renee on Sept. 7, 2011, 3:19 p.m.

      Please no odes. I'd be terribly embarrassed. I think all us no-nonsense moms need to get together for a conference or something. We're all coming out of the woodwork on this one. 

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  • Jenn the Pen

    Jenn the Pen on Sept. 7, 2011, 3:20 p.m.

    I LOVE that you're a no-nonsense parent! I pride myself on that as well. I tell people I'm not a nice mother - I'm a good mother. ;) When my 13 yo baby girl doesn't like what I'm cooking, she's on her own. She's a big girl - she knows how to use what's in the kitchen. Usually I make her try whatever the Mr. & I are having if it's a new dish. Other than that, I don't fight her on it. The world doesn't care if she doesn't like what's being served. She'll have to fend for herself one day.

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  • Shannon

    Shannon on Sept. 7, 2011, 4:33 p.m.

    This is a great, well-written piece. I wish I had read this before our long campaign to clean up our kids' eating habits, habits which we, the people doing the shopping, created. (Which we finally won, thank goodness, neither child is willing to eat a nugget of any kind at this point.) In our culture we get a little sidetracked about what is good parenting. It is not kind to let kids eat the junk we think they want. Food culture is handed down from the generations---what to eat, and how much. Without guidance, we are lost. I say that as the daughter of a very loving woman who thought flat cheese, white bread, spagheddios, boxed mac and cheese, processed meats, Kool-aid and fried foods were just fine. It is extremely hard to break those habits.

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  • Tese

    Tese on Sept. 7, 2011, 6:09 p.m.

    I am a short order cook in my house - and it's no ones fault but my own. As a picky eater my entire life, I empathised with my kids and their easy gag reflexes. Oh, how I wish I had been stronger. My boys are 7 and 10 now and pretty established in their ways and me in my response. This is the year I am determined to help them form better, more diverse eating habits. Wish me luck!

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  • Kerry

    Kerry on Sept. 7, 2011, 7:53 p.m.

    Our kids were all great eaters until we learned we had some food sensitivities then we were ordering special foods in restaurants, grandma was making special dishes at get togethers and I was making 3 different batches of pasta or chili. We have one with tomato issues, one with milk issues and daddy who hates beans. My worst eaters are the two with food sensitivities because they are used to the special meals. It got so bad at one point that I could prepare one of my daughter's favorite meals and she would turn her nose up at it if she wasn't in the mood for it (and she never was). Every meal was a battle, but we're working on getting back on track. I think with older kids it just takes longer.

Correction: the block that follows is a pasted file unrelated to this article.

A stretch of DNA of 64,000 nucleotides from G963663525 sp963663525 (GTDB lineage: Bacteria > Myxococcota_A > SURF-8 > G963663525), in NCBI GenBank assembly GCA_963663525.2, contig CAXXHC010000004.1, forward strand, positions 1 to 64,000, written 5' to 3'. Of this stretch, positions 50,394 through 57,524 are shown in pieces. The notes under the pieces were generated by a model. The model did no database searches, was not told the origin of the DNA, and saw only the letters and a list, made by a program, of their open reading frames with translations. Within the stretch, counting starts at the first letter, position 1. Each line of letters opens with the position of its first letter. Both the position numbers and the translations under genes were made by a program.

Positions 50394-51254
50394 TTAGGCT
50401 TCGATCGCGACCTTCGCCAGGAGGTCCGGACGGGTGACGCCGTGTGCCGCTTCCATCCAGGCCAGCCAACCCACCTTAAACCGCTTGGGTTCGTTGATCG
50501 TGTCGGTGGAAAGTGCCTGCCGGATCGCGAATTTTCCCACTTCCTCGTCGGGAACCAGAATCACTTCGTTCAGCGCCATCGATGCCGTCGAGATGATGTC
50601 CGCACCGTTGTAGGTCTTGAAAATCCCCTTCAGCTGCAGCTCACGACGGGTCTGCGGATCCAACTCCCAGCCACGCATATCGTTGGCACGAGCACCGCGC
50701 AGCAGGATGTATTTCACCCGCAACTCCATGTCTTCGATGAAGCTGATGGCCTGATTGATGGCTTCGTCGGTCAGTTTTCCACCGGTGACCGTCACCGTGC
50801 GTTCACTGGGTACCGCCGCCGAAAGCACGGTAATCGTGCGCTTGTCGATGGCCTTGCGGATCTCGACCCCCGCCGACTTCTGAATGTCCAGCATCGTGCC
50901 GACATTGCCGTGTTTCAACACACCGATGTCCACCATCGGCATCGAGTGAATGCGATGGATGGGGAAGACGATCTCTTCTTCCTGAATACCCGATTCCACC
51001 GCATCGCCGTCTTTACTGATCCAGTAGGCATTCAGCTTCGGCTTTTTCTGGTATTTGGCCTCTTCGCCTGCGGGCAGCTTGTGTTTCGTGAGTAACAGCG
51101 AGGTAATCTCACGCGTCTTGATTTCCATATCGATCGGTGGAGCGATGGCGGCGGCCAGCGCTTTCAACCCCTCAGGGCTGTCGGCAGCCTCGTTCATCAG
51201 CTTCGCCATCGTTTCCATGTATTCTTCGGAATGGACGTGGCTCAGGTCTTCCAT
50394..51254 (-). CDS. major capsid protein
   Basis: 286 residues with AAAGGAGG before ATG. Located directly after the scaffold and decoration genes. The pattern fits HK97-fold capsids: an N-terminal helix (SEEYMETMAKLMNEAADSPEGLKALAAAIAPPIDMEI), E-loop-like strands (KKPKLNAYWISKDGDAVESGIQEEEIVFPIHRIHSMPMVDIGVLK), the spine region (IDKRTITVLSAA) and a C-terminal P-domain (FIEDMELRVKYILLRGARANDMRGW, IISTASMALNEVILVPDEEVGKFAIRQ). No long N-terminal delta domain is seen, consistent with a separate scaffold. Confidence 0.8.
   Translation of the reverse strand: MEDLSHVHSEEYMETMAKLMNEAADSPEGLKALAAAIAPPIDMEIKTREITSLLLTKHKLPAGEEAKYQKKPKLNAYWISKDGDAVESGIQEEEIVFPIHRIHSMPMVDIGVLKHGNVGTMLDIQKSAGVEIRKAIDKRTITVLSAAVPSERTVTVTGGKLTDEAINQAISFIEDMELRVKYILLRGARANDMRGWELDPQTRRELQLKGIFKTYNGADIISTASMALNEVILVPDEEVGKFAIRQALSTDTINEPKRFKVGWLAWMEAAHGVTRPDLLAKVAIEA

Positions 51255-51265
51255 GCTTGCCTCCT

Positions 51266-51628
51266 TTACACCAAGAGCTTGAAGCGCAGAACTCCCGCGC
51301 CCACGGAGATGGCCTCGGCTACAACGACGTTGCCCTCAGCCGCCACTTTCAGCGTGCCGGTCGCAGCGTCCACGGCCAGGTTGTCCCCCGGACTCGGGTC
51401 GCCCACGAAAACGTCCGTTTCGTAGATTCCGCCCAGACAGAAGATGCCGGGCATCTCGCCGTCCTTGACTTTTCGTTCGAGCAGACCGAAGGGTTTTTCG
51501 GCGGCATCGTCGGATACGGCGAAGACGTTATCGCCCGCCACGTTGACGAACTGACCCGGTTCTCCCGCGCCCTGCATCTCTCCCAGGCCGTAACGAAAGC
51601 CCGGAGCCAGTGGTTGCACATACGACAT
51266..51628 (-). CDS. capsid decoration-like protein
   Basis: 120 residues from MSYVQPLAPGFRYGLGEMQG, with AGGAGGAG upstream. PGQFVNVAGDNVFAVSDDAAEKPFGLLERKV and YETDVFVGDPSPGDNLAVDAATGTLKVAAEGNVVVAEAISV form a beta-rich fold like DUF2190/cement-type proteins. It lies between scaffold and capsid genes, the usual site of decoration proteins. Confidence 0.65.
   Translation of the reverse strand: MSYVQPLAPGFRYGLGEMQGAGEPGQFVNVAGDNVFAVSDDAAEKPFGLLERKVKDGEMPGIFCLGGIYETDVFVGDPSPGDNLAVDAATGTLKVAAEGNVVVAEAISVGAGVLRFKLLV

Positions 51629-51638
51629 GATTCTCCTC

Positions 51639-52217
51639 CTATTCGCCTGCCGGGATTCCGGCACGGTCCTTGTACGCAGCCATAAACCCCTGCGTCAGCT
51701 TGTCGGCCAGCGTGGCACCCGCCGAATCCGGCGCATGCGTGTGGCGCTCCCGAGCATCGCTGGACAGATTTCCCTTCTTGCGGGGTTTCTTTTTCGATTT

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  • steadymom

    steadymom on Sept. 7, 2011, 9:06 p.m.

    Your kids are amazing and that's because you and Damien are amazing!

    At the same time I wanted to say that this strategy didn't exactly work out for us the way I thought initially it would.

    I always thought the same way, about not being a "short order cook", etc until the oatmeal incident with Jonathan. Which ended up being like a two hour tantrum ordeal, in front of my in-laws, until he gave in and ate a couple of bites of it. To be honest I felt like it was just not worth it on my end. Yes, I "won" but it didn't feel like a victory. He eats oatmeal all the time, he just didn't care for it that day. Sometimes I feel the same way about a certain food.

    Anyway, since then I have been a lot more lenient about not forcing certain foods and respecting personal preferences like I would with any person. Steve (my husband) really hates eggs, so when I make quiche I don't put a little on his plate--I respect his preferences. Why wouldn't I, within reason, do the same for my children?

    Like you said, you're not out to make meals your kids hate either. We have had some food battles here and there, but overall I love the adventurous eaters our three have become.

    Jamie

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  • Pippi

    Pippi on Sept. 7, 2011, 9:39 p.m.

    We do the same thing at my house! Although I usually don't save the food for the next meal. It's never really come to that. My (almost 4 year old) daughter's trick is to eat dinner and then claim she's hungry again after she's brushed her teeth and is just about ready to go to bed. When she tries to pull that one we tell her to eat more at dinner the next day. She hates bedtime and there was no way I wanted to give her that weapon. We eat dinner and go into the bedtime routine straight away so it's not like it's been long since dinner. And honestly, if my loved, cherished, and well-fed kid is hungry one night by her own choice I don't think it will cause any lasting damage.